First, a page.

Man succumbs after infected by Japanese encephalitis

Subraya Gowda, aged 55 years, succumbed to rare virus – Japanese encephalitis, caused by migratory birds and spread by Culex vishnui mosquitoes.

This is the first death caused by the virus in the present year in the district.

Subraya was hospitalised in December, following a serious headache and fever. He was detected with Japanese encephalitis, which is found very rarely in the region. Although he was discharged after treatment, the symptoms resurfaced a few days back and he was admitted again into a hospital in Puttur, where he breathed his last on Monday. The virus had attacked the brain.

District vector-borne disease control officer Dr Arun said that the virus is found in migratory birds like cranes, which are found in fields and lakes. There was an open lake in the vicinity of the residence of Gowda, who resided near the railway station in Puttur. The mosquitoes, which bite the cranes, carry the virus with them and transfer it to human beings. Culex vishnui mosquitoes are found outdoors, unlike Anopheles mosquitoes. Therefore, people have to be cautious when they are outdoors as well, the officer said.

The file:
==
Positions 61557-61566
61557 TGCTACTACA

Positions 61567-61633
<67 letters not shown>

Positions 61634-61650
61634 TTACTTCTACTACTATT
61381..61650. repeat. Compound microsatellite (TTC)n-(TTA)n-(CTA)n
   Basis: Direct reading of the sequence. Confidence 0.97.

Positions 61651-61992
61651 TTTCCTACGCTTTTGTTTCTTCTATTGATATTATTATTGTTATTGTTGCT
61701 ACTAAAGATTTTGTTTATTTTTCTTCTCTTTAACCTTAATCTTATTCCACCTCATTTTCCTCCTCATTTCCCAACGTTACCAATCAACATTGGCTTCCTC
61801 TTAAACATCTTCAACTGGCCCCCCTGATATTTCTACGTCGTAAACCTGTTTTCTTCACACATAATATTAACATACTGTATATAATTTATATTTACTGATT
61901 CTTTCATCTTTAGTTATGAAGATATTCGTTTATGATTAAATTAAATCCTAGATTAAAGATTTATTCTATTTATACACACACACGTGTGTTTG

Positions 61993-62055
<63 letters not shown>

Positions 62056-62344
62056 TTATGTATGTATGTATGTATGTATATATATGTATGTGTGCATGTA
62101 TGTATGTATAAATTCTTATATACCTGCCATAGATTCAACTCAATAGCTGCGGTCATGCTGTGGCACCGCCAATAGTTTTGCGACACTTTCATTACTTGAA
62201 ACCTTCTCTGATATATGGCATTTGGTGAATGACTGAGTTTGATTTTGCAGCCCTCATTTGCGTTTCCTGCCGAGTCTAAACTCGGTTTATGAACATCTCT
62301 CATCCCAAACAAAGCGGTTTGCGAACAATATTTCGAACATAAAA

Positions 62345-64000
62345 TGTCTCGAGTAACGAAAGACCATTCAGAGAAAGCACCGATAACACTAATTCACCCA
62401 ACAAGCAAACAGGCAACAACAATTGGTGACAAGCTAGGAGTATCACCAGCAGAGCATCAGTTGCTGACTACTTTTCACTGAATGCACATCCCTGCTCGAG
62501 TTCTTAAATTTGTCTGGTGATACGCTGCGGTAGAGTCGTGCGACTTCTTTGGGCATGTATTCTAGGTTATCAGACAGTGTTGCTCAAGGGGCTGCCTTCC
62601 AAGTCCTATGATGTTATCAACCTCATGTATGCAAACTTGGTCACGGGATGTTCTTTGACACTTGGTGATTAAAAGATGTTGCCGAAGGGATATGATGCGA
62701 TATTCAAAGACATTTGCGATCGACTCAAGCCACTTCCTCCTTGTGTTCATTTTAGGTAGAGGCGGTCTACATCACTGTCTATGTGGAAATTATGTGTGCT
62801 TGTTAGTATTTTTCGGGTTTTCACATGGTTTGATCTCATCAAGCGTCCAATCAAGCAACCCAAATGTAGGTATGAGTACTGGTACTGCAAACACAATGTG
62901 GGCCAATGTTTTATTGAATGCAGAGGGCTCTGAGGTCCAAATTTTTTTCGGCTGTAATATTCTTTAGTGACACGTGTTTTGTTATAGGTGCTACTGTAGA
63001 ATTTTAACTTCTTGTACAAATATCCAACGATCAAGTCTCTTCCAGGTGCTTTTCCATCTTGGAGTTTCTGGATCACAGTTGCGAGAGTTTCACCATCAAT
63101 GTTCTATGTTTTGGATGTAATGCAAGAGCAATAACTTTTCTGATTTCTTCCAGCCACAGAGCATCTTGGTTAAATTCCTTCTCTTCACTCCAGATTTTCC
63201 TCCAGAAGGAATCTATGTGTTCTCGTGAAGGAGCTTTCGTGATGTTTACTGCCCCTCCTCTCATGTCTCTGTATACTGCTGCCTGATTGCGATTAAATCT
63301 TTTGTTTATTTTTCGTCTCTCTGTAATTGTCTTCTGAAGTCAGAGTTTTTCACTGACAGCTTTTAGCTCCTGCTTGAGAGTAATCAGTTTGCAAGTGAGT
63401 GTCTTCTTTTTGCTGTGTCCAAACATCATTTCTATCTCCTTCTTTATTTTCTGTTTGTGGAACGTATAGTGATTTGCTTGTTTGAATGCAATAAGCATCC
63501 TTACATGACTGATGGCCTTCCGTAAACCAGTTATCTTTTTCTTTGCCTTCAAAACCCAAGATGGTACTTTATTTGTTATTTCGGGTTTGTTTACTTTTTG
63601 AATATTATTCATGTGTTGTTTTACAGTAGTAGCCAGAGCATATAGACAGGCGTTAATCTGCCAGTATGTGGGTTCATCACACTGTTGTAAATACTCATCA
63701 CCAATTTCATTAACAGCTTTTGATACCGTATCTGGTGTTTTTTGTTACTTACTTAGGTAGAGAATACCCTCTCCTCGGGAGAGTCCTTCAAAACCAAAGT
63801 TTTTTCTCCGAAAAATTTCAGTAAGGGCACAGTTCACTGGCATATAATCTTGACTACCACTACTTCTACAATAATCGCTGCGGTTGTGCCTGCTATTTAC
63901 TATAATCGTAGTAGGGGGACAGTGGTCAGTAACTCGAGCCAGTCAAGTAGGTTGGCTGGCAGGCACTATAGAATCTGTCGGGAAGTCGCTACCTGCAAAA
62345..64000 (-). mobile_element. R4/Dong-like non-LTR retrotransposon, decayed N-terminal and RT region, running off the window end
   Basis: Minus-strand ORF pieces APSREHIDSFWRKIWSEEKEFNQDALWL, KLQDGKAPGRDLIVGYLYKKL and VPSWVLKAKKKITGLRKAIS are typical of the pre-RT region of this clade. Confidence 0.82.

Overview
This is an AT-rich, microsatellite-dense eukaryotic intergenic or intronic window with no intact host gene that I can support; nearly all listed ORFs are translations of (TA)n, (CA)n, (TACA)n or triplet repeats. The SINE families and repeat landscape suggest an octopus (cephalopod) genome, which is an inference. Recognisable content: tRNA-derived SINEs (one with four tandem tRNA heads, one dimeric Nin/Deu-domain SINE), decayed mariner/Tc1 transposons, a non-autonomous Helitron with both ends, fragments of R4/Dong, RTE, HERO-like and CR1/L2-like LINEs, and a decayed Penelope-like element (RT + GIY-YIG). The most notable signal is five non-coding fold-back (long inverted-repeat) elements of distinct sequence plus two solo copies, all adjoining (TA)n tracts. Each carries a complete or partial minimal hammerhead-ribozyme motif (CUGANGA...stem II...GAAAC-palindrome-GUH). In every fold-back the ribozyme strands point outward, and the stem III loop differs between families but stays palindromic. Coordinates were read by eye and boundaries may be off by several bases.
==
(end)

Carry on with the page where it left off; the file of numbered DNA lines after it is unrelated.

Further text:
Symptoms of fever, headache and vomiting are found in the infected persons and in serious cases, it may also lead to coma. As Japanese encephalitis is a viral infection, there is no specific treatment for the disease. The symptoms are treated with supportive therapy. The detection of the virus is also slower.

In the case of Subraya Gowda, there were complications due to age related factors, Dr Arun said and added that the department has taken measures to control the mosquitoes menace in the region.

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